Do you ask, “What evidence shall I examine?” I say again, examine the documents themselves; let Christ speak for himself. “Had I not better read a ‘Life of Christ’?” Listen: there is no “Life of Christ” extant but the one written by the four evangelists. All the attempts that have been made at lives of Christ, whatever value they may have, are not biographies of Christ. They are somebody’s idea of what he may have been. We need no other “Life of Christ” than the fourfold one given to us in the Gospels. Those inspired evangelists have told us all we ought to wish to know; and if you read those Books, — not men’s books which have been written upon those Books, — I believe that, through the blessing of God the Holy Spirit, you will yet be able to say, with these Samaritans, “Now we believe.” God grant that it may be so! It is in this way that faith is often born. Holy Scripture is the Bethlehem of faith. There is this blessed child brought forth; and happy are they who take it, and nurse it, that it may grow.
III. This is our last point, FAITH’S UPBRINGING; or, as I called it, “faith’s Nazareth.”
It is possible that there were some of the Samaritans who believed, and who, when they said to the woman, “ Now we believe, not because of thy saying, for we have heard him ourselves,” meant that they did, at first, believe because of the woman’s saying, but, after a while, they outgrew that first stage of faith, and they came to believe in Jesus still more strongly because they had heard him themselves.
This was a higher form of faith. The beginnings of faith are as a spider’s web. It would be difficult to say how little a thing faith may be at first. I doubt not that many believe the Bible because they were always taught by their parents that it is the Word of God; although they have never thoroughly examined that question for themselves. Some have believed the truth, at first, because their minister preached it. Well, I would not discourage even that form of faith, for it may be like a very tiny thread which may be fastened to a string, and the string may be tied to a rope, and the rope be attached to a cable; and, at last, the shipwrecked mariner may thus be saved from drowning. Anything that links men to Christ may, nevertheless, be overruled of God to their salvation. When that woman said, concerning our Lord, “If I may but touch his clothes, I shall be made whole,” I fear that there was some superstition in the notion; but, nevertheless, Christ overlooked that, and, seeing the real faith that lay hidden underneath, took care that it should live. Do not discourage anything that tends towards faith in Christ; but it is a grand thing when men grow, by God’s grace, till they can say, “Now I do not believe simply because of what my dear mother taught me; I do not believe merely because of what my minister preached; I do not believe because of any human being at all; but I believe because I have heard Christ for myself, I have had personal dealings with him; and, now, ‘I know whom I have believed, and am persuaded that he is able to keep that which I have committed unto him against that day.’”
The faith that sprang from Christ’s own testimony would also be much more vivid faith. The other day, there was a meeting held to protest against the barbarities inflicted on our Jewish brethren. All the speakers spoke very strongly; but if any one of you had seen what has been done, and had come fresh from the deeds of blood, I warrant that you would have spoken very intensely indeed. Your indignation would have flamed fiercely if you had seen the homes of the people burned down, and men murdered and women ravished, for the sight of the cruelties and abominations would have affected you far more than merely hearing about them. So, when faith gets to deal with Christ for herself, — when she sees sin forgiven, — when she feels the weight taken from her troubles, — when she realizes the great possessions of joy which Christ has given to her, — to her herself, — then she becomes much more vivid and truly living than the faith that rests simply upon the testimony of others.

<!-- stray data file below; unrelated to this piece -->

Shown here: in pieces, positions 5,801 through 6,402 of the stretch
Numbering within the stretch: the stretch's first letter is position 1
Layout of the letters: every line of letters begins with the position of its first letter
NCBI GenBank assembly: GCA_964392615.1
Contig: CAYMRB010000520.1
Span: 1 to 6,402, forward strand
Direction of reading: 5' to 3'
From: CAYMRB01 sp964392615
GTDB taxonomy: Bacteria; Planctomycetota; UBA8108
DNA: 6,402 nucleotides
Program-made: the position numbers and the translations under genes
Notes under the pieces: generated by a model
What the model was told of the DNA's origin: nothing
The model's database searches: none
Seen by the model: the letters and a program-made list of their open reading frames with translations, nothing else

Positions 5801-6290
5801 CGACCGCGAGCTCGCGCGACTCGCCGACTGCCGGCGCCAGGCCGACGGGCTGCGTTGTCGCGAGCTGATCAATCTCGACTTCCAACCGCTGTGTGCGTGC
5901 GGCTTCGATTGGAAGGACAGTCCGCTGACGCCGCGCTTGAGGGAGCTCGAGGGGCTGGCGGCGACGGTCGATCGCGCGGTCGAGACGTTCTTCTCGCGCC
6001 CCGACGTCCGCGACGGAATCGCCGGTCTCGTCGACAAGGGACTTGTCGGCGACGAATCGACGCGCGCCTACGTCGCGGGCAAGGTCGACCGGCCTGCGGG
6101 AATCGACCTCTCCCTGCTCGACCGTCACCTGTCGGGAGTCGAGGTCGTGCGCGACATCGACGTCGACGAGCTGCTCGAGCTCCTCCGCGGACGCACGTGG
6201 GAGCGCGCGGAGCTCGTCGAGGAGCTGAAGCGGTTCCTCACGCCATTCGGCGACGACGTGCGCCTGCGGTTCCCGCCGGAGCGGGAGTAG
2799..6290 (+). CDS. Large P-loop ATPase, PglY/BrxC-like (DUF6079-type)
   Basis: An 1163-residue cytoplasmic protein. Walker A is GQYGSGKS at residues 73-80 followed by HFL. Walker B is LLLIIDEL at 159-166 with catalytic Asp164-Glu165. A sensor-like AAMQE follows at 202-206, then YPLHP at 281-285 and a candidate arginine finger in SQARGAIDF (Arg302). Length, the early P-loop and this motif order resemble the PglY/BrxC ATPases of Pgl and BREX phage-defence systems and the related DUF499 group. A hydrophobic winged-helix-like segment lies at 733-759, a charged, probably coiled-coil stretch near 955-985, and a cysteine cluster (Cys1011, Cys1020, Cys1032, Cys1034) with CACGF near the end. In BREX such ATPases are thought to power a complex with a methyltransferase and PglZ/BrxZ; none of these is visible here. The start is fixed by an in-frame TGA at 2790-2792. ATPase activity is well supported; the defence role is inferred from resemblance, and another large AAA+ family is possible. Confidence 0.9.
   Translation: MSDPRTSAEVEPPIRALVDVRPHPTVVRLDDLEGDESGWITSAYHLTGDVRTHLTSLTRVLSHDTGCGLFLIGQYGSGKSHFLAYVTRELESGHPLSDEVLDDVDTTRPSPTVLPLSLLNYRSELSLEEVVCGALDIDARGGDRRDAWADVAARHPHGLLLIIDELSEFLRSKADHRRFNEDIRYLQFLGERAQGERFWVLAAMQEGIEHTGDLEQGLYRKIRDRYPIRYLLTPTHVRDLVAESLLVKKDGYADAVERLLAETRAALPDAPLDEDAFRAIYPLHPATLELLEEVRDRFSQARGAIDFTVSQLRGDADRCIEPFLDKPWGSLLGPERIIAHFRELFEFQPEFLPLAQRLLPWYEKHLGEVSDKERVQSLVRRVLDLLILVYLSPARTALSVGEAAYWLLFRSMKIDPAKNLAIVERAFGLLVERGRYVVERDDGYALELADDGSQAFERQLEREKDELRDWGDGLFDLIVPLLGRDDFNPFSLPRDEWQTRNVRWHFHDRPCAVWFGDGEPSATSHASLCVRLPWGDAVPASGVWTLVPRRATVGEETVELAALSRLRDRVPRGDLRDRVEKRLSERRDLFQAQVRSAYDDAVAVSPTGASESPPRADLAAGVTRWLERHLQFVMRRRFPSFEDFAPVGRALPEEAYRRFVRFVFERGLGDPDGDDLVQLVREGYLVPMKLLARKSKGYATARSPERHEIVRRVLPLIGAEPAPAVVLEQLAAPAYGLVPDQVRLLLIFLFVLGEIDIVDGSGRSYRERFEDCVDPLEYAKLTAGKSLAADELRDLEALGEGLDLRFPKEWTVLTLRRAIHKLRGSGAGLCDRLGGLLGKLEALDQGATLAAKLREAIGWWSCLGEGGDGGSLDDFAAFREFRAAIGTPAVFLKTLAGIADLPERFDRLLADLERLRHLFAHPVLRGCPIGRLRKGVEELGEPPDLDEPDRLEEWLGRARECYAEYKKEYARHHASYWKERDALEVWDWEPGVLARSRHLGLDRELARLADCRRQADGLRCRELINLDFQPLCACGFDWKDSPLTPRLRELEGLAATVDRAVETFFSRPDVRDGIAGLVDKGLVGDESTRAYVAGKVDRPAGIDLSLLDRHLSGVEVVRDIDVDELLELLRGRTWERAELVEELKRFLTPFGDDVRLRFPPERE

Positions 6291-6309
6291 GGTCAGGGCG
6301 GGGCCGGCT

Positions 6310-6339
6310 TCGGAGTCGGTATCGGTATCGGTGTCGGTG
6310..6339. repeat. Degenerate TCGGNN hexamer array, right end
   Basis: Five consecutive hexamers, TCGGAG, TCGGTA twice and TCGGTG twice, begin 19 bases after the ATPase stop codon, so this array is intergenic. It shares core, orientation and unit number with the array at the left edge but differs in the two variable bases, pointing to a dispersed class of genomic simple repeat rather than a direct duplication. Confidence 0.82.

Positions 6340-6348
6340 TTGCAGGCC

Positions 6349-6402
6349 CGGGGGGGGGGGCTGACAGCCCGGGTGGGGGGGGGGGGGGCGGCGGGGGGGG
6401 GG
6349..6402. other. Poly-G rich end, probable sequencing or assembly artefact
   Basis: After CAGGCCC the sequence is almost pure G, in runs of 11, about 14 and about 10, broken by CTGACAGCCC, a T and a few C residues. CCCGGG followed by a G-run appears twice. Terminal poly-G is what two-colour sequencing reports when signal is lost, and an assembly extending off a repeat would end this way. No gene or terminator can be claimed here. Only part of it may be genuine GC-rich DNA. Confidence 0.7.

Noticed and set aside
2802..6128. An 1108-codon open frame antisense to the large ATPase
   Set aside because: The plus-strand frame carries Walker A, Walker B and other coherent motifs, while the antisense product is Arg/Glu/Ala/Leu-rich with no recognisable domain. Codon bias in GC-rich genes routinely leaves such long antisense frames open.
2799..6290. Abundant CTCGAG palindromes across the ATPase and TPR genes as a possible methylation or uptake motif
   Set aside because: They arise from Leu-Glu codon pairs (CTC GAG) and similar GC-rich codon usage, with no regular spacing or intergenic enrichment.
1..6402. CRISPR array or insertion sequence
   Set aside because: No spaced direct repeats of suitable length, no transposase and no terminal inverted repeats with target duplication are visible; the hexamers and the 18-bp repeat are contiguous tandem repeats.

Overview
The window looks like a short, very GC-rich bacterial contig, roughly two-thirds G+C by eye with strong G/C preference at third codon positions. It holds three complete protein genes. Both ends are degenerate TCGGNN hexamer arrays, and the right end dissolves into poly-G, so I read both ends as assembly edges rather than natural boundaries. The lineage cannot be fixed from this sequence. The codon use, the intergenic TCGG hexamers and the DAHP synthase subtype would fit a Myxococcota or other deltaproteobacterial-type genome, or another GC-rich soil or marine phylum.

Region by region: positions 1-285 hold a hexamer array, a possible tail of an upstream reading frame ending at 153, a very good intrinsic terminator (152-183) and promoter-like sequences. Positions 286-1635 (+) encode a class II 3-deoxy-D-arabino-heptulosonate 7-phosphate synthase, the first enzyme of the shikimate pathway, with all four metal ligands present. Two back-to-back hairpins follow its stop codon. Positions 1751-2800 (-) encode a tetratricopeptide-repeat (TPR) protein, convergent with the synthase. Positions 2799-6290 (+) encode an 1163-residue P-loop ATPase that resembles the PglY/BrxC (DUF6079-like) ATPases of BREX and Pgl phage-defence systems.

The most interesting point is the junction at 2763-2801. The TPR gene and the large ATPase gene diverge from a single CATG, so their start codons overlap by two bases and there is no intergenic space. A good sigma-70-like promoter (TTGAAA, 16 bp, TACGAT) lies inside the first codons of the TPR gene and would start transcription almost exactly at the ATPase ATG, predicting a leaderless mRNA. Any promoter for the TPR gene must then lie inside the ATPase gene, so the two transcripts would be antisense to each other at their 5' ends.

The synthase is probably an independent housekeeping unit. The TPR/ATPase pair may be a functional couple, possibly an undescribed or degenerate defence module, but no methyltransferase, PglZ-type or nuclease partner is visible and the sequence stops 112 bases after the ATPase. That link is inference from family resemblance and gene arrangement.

And, beloved, as our faith becomes more vivid, so also it becomes more independent. We need more independent Christian people in the present day. I hope that we are growing a race of them here; and I pray that we may grow far more of them. I have seen young people, and, for the matter of that, old people, too, behave excellently, and seem to be admirable Christians whilst they have lived here in the midst of other warm-hearted believers; but they have gone down into the country to live, and it has been very grievous to see how coldhearted they have become, — how some of them have even at last forsaken the assemblies of God’s house; and, if they have not utterly turned aside, yet they have been very different from their former selves. Beloved, if you have seen Christ yourself, and are truly one with him, you will live with him when all Christian association is withdrawn. Look at many of the houses in our London streets. If a giant were to pull one of them out of the middle of the row, they would all come tumbling down, they only stand because they lean on one another. But Christians should be detached houses; — no, semidetached, — for they must be attached to Christ; — but they ought to stand alone, apart from men, because of their living faith in him.
This kind of faith has grown beyond that which was at first exercised, and it has become broader. If you will kindly look at the chapter, you will notice that all the woman could tell the men was this, “Come, see a man, which told me all things that ever I did: is not this the Christ?” But these men had learned more than that, for they had listened to Jesus himself. They wondered, at first, that he, being a Jew, should care for them; but, by-and-by, it darted into their mind that he had not come to be the Saviour of Jews alone; so they said, “We have heard him ourselves, and know that this is indeed the Christ, the Saviour of the world.” Oh, that was grand, broad faith, — when they saw that this Christ was not the Jews’ Christ alone, but the Christ of the Samaritans, — the Christ of the Gentiles, too, — the Saviour of sinners all over the world! May your faith and mine, dear friends, grow broad! May we believe for others! May we hope for others! May we expect to see God’s salvation extending even unto the ends of the earth; and, moved by this faith, may we be stirred up to go out and find the lost sheep, that we may bring them to the great Shepherd, that he may fold them in safety by his tender care! Let us be so much with Christ that we may catch his spirit, and that our faith may grow exceedingly, and our love to all the saints be increased.
The Lord give his blessing, for Jesus’ sake! Amen.